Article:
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Econometrics-I-14

Ii use mean square ˆ var n n requires to be well

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ii Use Mean Square ˆ Var[ | ]= ? n n Requires  to be   "well behaved" n Either converge to a constant matrix or diverge. Heteroscedasticity case: 1 1 n n Autocorrelatio - = σ ÷ ÷ = ϖ -1 -1 -1 X' X Ω X 0 β X' X Ω X' X Ω x x ' n n 2 i j i 1 j 1 ij n case: 1 1 . n  terms. Convergence is unclear. n n = = = ϖ ∑ ∑ -1 X' X Ω x x '
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Part 14: Generalized Regression Asymptotic Normality ™  19/44 - - - - - - - = ÷ ÷ 1 1 1 1 1 1 ' 1 ˆ n( ) n ' n n Converge to normal with a stable variance O(1)? '  a constant matrix? n 1 '  a mean to which we can apply the n                    central limit theorem? Het X X Ω X β β Ω ε X X Ω X Ω ε - = ε ε = σ ÷ ÷ ÷ ÷ ϖ ϖ ϖ ϖ ϖ n 1 2 i i i i i 1 i i i i i i eroscedasticity case? 1 1 '   .  Var ,  is just data. n n   Apply Lindeberg-Feller.  (Or assuming  /  is a draw from a common   distribution with mean and fixed va x x X = Ω ε x riance - some recent treatments.) Autocorrelation case?
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Part 14: Generalized Regression Asymptotic Normality (Cont.) ™  20/44 n n 1 i j i i i 1 j 1 1 For the autocorrelation case 1 1 '   n n Does the double sum converge?  Uncertain.  Requires elements of   to become small as the distance between i and j increases. (Has to resem - = = - ε ε ∑ ∑ ij X =  x x Ω ε Ω Ω ble the heteroscedasticity case.)
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Part 14: Generalized Regression Test Statistics (Assuming Known Ω) p With known Ω , apply all familiar results to the transformed model: p With normality, t and F statistics apply to least squares based on Py and PX p With asymptotic normality, use Wald statistics and the chi-squared distribution, still based on the transformed model. ™  21/44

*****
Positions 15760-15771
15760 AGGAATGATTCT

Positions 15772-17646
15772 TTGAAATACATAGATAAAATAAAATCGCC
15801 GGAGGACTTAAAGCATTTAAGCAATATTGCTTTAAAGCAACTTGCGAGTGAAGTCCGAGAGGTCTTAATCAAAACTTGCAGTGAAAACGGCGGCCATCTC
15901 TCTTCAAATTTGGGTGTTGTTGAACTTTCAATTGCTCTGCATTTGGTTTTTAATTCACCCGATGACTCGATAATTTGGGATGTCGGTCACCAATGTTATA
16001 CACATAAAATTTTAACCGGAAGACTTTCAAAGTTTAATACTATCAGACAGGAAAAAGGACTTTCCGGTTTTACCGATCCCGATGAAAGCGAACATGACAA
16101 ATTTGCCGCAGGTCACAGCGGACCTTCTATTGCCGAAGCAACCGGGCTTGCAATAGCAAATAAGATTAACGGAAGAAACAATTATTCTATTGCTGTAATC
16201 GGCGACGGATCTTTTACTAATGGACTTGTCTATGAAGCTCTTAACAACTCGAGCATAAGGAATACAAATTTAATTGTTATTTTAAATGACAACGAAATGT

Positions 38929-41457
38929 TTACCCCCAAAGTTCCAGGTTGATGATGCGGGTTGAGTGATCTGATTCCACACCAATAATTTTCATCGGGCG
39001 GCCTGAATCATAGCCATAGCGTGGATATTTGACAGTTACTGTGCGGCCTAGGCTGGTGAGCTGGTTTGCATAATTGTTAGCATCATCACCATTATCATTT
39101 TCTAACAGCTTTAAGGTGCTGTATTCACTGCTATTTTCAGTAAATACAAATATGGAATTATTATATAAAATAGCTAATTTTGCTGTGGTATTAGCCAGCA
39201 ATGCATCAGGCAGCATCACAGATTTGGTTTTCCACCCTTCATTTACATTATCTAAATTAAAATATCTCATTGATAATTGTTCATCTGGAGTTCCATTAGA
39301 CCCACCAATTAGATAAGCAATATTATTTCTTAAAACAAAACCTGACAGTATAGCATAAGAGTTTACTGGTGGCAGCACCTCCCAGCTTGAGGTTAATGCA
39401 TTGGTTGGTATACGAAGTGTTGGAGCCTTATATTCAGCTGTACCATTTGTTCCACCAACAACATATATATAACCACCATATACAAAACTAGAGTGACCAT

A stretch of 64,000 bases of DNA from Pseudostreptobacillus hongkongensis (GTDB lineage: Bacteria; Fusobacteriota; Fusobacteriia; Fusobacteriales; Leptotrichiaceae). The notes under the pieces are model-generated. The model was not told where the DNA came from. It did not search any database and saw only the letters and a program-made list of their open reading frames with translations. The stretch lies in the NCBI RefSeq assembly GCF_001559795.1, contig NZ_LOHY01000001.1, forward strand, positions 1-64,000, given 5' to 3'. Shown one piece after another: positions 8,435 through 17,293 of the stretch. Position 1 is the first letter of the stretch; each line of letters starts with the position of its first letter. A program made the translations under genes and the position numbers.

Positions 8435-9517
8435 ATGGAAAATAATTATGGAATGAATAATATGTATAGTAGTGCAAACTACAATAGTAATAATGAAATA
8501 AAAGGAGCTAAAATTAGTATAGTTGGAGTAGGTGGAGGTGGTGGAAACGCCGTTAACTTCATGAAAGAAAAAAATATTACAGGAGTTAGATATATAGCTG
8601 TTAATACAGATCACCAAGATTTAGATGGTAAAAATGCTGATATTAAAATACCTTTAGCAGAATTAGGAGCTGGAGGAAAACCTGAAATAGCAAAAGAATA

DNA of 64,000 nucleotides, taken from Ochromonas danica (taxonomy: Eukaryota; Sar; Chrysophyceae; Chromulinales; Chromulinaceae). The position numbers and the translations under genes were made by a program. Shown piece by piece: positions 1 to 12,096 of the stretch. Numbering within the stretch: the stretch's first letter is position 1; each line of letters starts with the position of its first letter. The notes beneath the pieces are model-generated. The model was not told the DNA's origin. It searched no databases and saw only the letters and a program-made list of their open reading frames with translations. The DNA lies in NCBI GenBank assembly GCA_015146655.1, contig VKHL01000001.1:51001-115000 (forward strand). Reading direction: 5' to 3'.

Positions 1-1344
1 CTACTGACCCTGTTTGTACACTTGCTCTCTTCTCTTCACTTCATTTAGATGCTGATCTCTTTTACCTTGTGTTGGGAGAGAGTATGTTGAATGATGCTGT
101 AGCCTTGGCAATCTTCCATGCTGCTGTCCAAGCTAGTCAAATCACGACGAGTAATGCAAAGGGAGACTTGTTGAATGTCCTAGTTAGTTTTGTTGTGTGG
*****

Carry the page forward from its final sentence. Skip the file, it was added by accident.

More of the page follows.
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Part 14: Generalized Regression Generalized (Weighted) Least Squares Heteroscedasticity Case ™  22/44 1 2 2 2 n 1 -1/2 2 n 1 n n 1 i i i 1 i 1 i i i i i 2 0 ... 0 0 ... 0 Var[ ] 0 0 ... 0 0 0 ... 1/ 0 ... 0 0 1/ ... 0                 0 0 ... 0 0 0 ... 1/ 1 1 ˆ ( ) ( ) y ˆ y ˆ - - = = ϖ ϖ ε = σ Ω = σ ϖ ϖ ϖ = ϖ = = ÷ ÷ ϖ ϖ - ϖ σ = -1 -1 i i X' X X' y x x x β Ω Ω x β 2 n i 1 n K = ÷ ÷ -
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Part 14: Generalized Regression Autocorrelation t = t-1 + ut (‘First order autocorrelation.’ How does this come about?) Assume -1 <  < 1. Why? ut = ‘nonautocorrelated white noise’ t = t-1 + ut (the autoregressive form) = (t-2 + ut-1) + ut = ... (continue to substitute) = ut + ut-1 + 2ut-2 + 3ut-3 + ... = (the moving average form) ™  23/44
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Part 14: Generalized Regression Autocorrelation ™  24/44 2 t t t 1 t 1 i t i i= 0 2 2i 2 u u 2 i=0 t t 1 t t 1 t 2 t t 1 t t 1 t Var[ ] Var[u u u ...]           =  Var u           = 1 An easier way: Since Var[ ] Var[ ] and  u Var[ ] Var[ ] Var[u ] 2 Cov[ ,u ]            = - - - - - - - ε = + ρ + ρ +
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